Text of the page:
Friendly manners foster virus2020.03.12
FRIENDLY kissing amid the coronavirus has become a fresh dilemma, especially in effusive southern Europe (歐洲), with potential to reshape customs. But even more-reserved northerners are grappling with whether to forgo the hallowed handshake.
Italy’s (意大利) special commissioner for the coronavirus, Angelo Borrelli, has suggested that the Italians’ demonstrative nature could be contributing to the virus’ spread in the country.
But there have been no official edicts on the social custom of kissing, which sociologists say is rooted in Italy’s Mediterranean culture as well as its strong family and social structure.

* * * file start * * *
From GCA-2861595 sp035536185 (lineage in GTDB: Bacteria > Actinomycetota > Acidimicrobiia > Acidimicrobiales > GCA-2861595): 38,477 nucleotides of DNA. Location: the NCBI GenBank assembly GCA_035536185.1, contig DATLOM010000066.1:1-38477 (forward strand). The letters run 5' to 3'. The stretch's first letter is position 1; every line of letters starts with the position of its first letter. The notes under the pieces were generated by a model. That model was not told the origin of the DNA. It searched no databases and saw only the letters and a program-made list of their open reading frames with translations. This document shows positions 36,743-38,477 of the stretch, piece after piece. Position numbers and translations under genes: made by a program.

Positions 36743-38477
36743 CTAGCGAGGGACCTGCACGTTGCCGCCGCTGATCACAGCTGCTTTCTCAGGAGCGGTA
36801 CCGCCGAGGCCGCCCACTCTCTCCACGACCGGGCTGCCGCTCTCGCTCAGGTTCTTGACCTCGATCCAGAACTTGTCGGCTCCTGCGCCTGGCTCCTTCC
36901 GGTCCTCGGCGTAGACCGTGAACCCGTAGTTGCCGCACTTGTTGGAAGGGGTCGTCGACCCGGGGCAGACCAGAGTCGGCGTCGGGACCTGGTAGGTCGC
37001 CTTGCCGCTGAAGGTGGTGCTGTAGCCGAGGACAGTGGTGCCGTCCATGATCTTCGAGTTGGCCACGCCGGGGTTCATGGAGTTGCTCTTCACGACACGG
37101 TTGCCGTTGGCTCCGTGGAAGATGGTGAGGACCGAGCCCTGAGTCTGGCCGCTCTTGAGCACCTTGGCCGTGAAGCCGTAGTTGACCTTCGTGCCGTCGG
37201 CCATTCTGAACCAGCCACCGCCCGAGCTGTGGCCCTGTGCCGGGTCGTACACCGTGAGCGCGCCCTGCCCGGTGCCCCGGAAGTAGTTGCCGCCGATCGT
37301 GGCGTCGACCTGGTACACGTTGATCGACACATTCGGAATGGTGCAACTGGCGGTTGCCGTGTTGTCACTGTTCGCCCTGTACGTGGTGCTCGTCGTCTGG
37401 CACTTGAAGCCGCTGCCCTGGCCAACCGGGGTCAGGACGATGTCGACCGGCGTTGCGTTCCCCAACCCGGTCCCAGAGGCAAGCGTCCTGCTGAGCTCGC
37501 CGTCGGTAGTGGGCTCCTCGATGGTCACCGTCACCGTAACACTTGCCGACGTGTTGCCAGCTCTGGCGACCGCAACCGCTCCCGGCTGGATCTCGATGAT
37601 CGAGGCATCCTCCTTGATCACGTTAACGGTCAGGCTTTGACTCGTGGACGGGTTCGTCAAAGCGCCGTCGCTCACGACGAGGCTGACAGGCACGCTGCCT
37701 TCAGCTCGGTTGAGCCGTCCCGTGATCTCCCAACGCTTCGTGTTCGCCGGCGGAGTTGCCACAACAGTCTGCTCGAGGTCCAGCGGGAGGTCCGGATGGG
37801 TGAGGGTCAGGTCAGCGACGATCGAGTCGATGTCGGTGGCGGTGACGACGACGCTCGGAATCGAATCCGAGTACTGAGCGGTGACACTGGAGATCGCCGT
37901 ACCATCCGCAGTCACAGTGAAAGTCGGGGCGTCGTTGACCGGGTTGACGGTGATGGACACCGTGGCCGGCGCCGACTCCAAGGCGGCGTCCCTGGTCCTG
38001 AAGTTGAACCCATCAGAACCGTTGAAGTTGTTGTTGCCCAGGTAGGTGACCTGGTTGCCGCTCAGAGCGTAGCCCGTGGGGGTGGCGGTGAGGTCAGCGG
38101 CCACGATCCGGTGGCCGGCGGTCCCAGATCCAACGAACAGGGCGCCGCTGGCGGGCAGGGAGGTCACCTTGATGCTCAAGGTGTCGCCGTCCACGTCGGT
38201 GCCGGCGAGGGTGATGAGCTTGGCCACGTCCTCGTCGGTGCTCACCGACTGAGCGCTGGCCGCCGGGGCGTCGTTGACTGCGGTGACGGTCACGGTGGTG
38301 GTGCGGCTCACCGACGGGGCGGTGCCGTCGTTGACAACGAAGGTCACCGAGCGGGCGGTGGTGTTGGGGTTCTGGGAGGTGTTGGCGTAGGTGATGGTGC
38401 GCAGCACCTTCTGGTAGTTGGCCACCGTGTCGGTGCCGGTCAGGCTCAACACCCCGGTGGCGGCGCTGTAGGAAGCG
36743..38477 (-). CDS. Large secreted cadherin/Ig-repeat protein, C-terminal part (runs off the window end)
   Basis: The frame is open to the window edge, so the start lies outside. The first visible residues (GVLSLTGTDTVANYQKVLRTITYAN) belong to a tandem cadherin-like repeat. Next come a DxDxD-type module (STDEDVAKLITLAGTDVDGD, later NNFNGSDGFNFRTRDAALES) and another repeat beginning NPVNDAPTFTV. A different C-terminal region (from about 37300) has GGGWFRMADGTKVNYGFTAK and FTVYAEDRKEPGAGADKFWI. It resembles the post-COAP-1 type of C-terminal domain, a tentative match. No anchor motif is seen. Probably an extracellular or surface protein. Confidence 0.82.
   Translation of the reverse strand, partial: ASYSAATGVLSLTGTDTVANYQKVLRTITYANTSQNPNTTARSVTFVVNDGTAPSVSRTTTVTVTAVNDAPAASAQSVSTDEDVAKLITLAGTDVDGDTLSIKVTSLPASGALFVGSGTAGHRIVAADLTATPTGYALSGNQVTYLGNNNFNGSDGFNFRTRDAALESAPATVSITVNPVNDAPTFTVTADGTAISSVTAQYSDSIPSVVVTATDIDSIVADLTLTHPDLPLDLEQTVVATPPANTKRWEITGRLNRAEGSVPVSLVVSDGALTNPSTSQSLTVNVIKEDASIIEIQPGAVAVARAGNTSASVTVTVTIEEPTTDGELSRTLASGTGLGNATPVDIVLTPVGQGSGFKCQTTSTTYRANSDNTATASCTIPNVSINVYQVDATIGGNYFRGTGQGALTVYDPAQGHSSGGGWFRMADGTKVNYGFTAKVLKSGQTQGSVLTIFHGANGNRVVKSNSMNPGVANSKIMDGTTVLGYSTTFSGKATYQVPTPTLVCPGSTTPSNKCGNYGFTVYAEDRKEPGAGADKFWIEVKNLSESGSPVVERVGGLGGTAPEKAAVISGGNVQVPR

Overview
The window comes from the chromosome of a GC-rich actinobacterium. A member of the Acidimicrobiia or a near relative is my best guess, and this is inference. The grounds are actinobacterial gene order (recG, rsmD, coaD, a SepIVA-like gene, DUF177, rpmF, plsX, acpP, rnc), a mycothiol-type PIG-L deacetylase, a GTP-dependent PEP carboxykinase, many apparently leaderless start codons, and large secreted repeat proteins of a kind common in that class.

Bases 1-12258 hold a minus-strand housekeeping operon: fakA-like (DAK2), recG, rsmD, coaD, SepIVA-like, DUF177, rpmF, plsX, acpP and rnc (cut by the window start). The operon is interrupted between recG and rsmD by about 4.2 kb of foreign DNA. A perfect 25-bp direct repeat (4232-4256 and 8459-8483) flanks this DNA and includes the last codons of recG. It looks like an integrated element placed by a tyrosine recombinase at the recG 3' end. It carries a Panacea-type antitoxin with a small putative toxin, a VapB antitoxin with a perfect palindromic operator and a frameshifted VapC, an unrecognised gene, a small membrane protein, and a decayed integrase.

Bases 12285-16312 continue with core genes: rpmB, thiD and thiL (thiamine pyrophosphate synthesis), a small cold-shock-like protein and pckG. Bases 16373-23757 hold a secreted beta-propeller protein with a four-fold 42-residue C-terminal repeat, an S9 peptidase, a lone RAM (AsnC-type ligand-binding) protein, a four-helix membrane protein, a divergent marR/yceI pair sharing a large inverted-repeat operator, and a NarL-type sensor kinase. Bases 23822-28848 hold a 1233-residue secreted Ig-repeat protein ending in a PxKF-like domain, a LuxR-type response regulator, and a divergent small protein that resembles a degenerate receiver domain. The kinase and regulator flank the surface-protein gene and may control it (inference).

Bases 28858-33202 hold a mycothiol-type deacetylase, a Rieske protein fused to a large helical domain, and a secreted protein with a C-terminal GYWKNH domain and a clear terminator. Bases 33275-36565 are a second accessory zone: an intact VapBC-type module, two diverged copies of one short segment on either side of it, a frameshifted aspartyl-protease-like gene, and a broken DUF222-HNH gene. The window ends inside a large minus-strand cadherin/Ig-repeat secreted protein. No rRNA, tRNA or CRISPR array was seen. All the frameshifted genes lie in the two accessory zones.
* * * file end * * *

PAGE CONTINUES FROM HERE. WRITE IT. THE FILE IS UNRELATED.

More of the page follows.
Borelli told reporters, “We have a collective social life that is very florid, very expansive. We have lots of contact, we shake hands, we kiss each other, we hug each other.”
In neighbouring France (法國), Health Minister Olivier Veran advised people to cut back on la bise, the custom in France and elsewhere in Europe of giving greetings with kisses, or air kisses, on the cheeks, along with shaking hands.
In Germany (德國), where children are taught to shake hands firmly with adults, doctors are trying to persuade people to quit traditional etiquette.
However, Spain (西班牙), a country rooted with a strong tradition of cheek-kissing in social as well as many professional exchanges, is so far continuing the practice unabated.
Health experts have been warning that shaking hands is a prime way to spread the disease.
(This article is published on Junior Standard on 12 March 2020)
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